“Words on my sleeve”

I’m a big thinker…I always have been. I think about every little detail, how it affects me and others around me. I’m good at remembering things, remembering things visually like a secondary reality within my mind, a visual diary almost. I’m a big dreamer, believing everything can happen if you want it to…it really can, I’m making it happen or at least trying. I’m obsessed with words, their weight and impact, their communicative language on different levels and how they can be read…a word or sentence can stay with you forever where sometimes here, I am putting my “words on my sleeve”. This is what makes me, and makes my blog somehow. Just before lunch I’d written a very honest blog post about how and why I wear these “words on my sleeve”, speaking very specifically and openly about how certain emotionally charged happenings and uncontrollable situations back home in China and the UK over the past two months had made me give China (or the world) a double thumbs down, especially the day before yesterday…that was a tough one. To be honest to myself and you the reader, the original blog post read extremely negatively, not constructive or healthy at all…very much in contrast to my usual positive, inspirational, creative, motivatory ramblings. For a moment there, I could have told you my current innermost thoughts that should be kept only within a “box of trust”.  Usually I just put them out into the public realm without really giving them a second thought…but today for some reason I stopped for just a few seconds and thought…no, not today. So for once, I’m actually giving my words a “vito” which I don’t often do….although the odd statement and phrase still remains.

On lunch, whilst wandering down the lanes in between Weihai Lu and West Nanjing Lu I came across the ‘2666 Library’, which made my day…largely because the first book I picked up in there was ‘Wittgenstein’s Mistress: In the beginning sometimes I left messages in the street’ by David Markson. It is a novel I recently read written in a Samuel Beckett style all about a women’s protagonistic feeling of being the last person, alone, on earth. Very apt right now. ‘She breaks down the components of her troubled past and so “deconstructs” both her own narrative and the putative “reality” of the history of the world.’ I love the work of Beckett…and this book…and this library in fact. Surround me with books any day of the week. It has over 40% English texts which I was very pleased to see, alongside an odd selection of local arts and crafts, and a nice little cafe too.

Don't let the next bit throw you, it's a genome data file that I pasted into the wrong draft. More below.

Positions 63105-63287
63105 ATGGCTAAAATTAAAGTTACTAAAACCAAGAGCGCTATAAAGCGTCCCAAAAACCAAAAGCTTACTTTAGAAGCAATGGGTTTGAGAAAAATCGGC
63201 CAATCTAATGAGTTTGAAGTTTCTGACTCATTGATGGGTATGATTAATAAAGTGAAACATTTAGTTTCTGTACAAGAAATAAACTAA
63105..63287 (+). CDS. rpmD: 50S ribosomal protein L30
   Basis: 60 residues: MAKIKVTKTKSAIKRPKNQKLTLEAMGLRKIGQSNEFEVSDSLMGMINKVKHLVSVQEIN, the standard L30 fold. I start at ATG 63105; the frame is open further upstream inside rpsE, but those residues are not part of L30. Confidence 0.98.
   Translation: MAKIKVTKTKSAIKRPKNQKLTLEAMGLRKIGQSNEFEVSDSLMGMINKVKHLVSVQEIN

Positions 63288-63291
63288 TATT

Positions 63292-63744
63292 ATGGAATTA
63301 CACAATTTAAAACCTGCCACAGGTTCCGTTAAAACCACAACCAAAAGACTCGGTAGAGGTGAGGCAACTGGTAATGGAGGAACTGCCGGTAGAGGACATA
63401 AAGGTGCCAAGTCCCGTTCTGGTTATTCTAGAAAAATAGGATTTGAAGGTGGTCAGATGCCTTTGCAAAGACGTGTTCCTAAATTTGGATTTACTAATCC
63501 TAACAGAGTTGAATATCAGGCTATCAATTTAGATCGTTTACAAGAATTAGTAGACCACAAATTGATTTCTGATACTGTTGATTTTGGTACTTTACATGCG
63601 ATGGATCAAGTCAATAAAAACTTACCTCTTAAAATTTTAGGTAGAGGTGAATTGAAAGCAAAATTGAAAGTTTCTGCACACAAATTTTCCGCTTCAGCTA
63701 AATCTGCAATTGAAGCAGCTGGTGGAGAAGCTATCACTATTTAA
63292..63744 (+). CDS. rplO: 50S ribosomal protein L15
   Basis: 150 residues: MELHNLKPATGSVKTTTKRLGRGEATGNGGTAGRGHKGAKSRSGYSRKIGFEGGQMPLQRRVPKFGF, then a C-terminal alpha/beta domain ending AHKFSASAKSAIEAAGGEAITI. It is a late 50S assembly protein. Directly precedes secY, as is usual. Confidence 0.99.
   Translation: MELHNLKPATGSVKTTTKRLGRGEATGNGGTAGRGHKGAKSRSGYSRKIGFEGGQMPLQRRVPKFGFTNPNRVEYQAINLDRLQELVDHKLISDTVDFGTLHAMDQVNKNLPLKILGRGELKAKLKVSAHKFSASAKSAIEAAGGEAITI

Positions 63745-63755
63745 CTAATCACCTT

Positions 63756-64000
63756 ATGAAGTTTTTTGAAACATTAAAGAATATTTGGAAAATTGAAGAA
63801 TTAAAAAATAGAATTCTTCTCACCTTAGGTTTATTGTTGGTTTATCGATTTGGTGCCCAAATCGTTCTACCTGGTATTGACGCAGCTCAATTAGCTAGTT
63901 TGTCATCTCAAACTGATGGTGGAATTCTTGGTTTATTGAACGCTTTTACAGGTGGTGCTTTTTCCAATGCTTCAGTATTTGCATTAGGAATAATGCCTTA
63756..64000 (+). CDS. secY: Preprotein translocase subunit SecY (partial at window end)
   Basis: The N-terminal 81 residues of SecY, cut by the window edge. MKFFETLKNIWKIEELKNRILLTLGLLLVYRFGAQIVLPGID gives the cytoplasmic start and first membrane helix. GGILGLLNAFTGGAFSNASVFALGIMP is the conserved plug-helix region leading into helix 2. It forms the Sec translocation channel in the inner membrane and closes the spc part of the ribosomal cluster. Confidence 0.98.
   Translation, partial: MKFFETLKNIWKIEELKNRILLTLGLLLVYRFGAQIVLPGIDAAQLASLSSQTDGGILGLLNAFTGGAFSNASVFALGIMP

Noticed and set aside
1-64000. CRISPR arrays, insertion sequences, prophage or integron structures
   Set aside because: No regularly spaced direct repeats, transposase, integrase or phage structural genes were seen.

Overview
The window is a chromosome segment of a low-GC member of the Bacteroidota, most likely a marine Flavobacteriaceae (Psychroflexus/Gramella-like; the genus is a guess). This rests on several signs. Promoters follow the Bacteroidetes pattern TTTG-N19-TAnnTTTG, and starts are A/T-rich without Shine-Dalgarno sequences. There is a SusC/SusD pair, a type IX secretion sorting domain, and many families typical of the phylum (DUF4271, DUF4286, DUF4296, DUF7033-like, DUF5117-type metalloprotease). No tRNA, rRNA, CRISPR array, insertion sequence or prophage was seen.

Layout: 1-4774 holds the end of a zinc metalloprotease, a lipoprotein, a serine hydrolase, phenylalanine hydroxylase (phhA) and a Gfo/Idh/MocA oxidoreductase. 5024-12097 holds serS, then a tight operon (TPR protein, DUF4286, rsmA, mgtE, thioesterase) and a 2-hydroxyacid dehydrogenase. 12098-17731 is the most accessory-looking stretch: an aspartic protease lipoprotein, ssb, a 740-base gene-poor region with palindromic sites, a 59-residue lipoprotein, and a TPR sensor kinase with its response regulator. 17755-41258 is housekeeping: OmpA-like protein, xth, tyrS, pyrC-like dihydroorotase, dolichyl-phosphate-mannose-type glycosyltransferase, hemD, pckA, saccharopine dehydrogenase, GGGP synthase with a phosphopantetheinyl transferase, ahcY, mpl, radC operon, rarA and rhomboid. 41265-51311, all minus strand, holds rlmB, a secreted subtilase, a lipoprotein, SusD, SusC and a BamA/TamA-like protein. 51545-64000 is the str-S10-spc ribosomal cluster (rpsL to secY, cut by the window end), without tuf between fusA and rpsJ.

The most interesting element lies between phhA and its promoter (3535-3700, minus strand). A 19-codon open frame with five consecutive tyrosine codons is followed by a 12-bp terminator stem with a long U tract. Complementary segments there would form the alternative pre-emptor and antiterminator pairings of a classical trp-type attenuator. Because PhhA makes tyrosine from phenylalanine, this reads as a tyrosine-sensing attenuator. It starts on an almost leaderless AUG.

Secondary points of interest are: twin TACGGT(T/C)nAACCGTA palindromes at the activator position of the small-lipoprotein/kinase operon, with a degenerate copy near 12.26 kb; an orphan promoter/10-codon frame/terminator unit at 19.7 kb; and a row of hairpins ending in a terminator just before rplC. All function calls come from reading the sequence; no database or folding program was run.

I can definitely see myself hiding out here during my lunch breaks in the Summer…an escape from the impending terror of the Shanghai heat and sun, which is only round the corner…and perhaps new place to write my PhD. All I want to do at the moment is swim, swim for hours in silence until I have that contented exhaustion from exercise…sit in a sauna and bake myself until I forget my name…running away with thoughts, dreaming and daydreaming  about what could, can and will happen in the coming months of my life, in my 30th year and post-PhD land. These endless possibilities make me excited inside bringing an immediate smile to my face as I look out into the world with its beautiful idiosyncrasies that makes this place so interesting. It’s time for weekend adventures…I hope you enjoy yours.

4 responses to ““Words on my sleeve”

  1. hah, this post tells me the doorway to spirituality is opening .. if that word is uncomfortable, just think of it as becoming aware of awareness

  2. I love Wittgenstein’s Mistress; I am glad you found it. I am glad I found you when I did, I cannot remember when, but your blog has ever since brought me joy.

  3. I’ve found living abroad to be a very emotionally complex experience, and sometimes I’ve felt nothing but negative feelings towards this place for extended periods. To me it’s just a part of being away from home and everything that I connect with the concept of home, and it’s lessened over time. I am also somewhat dreading the impending summer. I don’t think mine’s nearly as bad as yours, but it still goes on for too long.

  4. You say you decided to give your words a ‘vito’. Wikipedia says Vito is, ‘… an Italian name of disputed origin, usually thought to originate from Latin “vita”, meaning “life”, and also corresponding to the English and French Guy (given name), or Italian and Spanish Guido. In fact, it is derived from the Ancient Germanic name Wido, Wito or Witta, meaning “young man from the woods” and recorded in old Germanic/Latin texts representing a man such as “Robin Hood” … ‘ Which is a long-winded way of telling you I spotted a typo. But a nice image, of sending off the negative package of thoughts and words with a young man from the woods, and if he then shares them out with his band of merry men, they would all end up as only minute packages of negativity, probably losing all their original meaning and gaining some new attribution completely – a sort of archaeology of words in time and space?

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